Professor Yoichi Oda and co-workers at Nagoya University have discovered the mechanism for perceiving sound and equilibrium differentially in two similar sensory organs. Their paper was published online in Scientific Reports on July 2, 2013.
Fish perceive auditory and vestibular stimuli through a common mechanism. They have otolith organs, known as the saccule and utricle, and each consists of an otolith (calcium carbonate crystal) and sensory hair cells that convert deflection of hair bundles into electric signals. In the saccules and utricles electric signals are generated by relative motion between the otolith and the hair cells. It was previously reported that the saccule detects sounds and the utricle provides balance; however, the mechanism underlying the perception of these two distinct senses by two similar sensory organs has yet to be determined in fish.
Prof. Oda's research group, therefore, focused on the difference in size of the saccular and utricular otoliths and investigated the potential for otolith manipulation to affect sound perception in larval zebrafish. They observed that the saccular otolith size was 2.5-fold larger than that of the utricular otolith and that the utricle with experimentally-enlarged otolith acquired the sense of sound. Therefore, they elucidated that the size of the otolith is crucial to the differential perception of sound and balance. In addition, the research demonstrated that fish regulate the size of the otolith in the ear to improve their sensitivity to sound. The mechanisms regulating otolith size and position are of great interest because they are related to the inner ear disorders observed in human beings. Therefore, it is widely expected that this research will contribute to the resolution of these dysfunctions.
Professor Yoichi Oda
We have high auditory sensitivity enough to respond to sub-nanometer air vibrations. It is known that hair cells detect these small fluctuations; however, the core mechanism is still unknown. Prof. Oda began his research based on the belief that not only the molecular mechanism for transducing the vibrations to electric signals but also the mechanical structures for catching the vibrations are important for understanding the mechanism of hearing. The inner ear of larval zebrafish is extremely simple and provides a good model for investigating the mechanism. He predicted that sensory cells for equilibrium can also catch sound with a bigger otolith, if the inertial gap between the otolith and hair cells is the key to catch small fluctuations for auditory sensing. Several other researchers initially considered it impossible but Prof. Oda successfully discovered the mechanism.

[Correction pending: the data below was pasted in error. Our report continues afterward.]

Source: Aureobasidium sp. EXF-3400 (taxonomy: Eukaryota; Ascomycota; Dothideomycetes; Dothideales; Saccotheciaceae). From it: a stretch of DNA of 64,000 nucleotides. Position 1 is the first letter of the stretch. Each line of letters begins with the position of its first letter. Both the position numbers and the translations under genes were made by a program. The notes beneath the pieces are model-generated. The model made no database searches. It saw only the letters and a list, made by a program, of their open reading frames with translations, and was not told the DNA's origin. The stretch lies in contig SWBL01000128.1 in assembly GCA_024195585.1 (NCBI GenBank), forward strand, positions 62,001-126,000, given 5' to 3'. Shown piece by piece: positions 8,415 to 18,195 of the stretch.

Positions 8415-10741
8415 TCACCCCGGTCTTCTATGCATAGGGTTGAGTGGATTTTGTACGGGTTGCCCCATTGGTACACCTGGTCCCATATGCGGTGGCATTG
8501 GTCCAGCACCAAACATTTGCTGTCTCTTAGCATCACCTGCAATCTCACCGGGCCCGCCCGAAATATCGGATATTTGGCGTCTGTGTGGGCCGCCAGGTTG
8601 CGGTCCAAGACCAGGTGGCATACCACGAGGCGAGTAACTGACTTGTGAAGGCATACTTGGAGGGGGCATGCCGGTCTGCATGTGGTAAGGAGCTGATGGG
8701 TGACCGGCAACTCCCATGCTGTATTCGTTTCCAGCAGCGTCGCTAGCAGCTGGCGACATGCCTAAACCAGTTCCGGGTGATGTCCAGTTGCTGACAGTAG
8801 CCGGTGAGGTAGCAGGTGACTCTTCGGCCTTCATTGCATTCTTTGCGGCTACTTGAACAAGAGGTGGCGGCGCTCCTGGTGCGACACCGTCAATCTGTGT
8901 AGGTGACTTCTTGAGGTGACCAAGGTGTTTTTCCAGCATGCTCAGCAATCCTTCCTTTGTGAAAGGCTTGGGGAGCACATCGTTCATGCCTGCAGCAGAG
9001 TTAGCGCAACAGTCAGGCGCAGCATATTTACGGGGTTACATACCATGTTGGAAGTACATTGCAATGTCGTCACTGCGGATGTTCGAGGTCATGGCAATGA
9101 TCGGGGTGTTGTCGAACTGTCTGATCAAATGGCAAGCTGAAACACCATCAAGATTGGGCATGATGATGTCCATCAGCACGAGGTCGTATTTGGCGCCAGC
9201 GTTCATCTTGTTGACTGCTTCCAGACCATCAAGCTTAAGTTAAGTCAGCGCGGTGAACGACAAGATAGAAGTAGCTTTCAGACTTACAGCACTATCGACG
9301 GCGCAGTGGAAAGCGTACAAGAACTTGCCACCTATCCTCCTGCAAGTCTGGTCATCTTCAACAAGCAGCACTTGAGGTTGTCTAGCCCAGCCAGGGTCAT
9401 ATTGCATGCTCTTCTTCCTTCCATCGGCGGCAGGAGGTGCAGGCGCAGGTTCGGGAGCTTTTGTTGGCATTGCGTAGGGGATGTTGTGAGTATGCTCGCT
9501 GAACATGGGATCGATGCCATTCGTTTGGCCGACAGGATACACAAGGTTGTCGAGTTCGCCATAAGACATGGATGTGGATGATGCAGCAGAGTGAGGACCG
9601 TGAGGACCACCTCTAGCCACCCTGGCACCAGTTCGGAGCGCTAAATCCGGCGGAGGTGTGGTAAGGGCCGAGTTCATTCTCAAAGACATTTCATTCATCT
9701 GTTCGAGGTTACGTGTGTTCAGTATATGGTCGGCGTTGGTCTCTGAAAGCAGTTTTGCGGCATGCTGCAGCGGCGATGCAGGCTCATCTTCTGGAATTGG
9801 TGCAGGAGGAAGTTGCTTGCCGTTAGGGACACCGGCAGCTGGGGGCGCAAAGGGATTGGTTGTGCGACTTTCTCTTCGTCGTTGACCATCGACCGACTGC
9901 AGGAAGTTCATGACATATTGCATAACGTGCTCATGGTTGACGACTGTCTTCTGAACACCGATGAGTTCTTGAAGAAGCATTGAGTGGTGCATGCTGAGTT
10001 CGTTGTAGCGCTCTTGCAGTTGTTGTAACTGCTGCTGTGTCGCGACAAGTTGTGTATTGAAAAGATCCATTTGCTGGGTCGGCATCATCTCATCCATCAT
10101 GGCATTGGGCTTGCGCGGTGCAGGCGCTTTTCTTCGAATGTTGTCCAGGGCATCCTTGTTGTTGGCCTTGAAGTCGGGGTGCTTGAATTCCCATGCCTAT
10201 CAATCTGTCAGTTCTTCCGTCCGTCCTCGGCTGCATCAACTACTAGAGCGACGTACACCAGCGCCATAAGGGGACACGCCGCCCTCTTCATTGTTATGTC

Outlook for the Future
"The zebrafish has recently attracted conspicuous attention as a model for vertebrates. In particular, it has a transparent body during embryonic and larval stage; therefore, it is possible to directly observe the inner ear, something that is extremely difficult to do in mammals. Using zebrafish, we can leverage the wealth of genomic information that is available and apply known electrophysiological methods in combination with new optical techniques, such as imaging and optogenetics. I expect that our research will contribute to a deeper understanding of hearing mechanisms."
Message to Young Students
"There is no easy road to learning. It is important to develop wide-ranging interests and various strategies. Enjoy challenging research in the fields of physics, chemistry, mathematics, or engineering although your research is primarily in the field of biology, and become whatever you wish to be."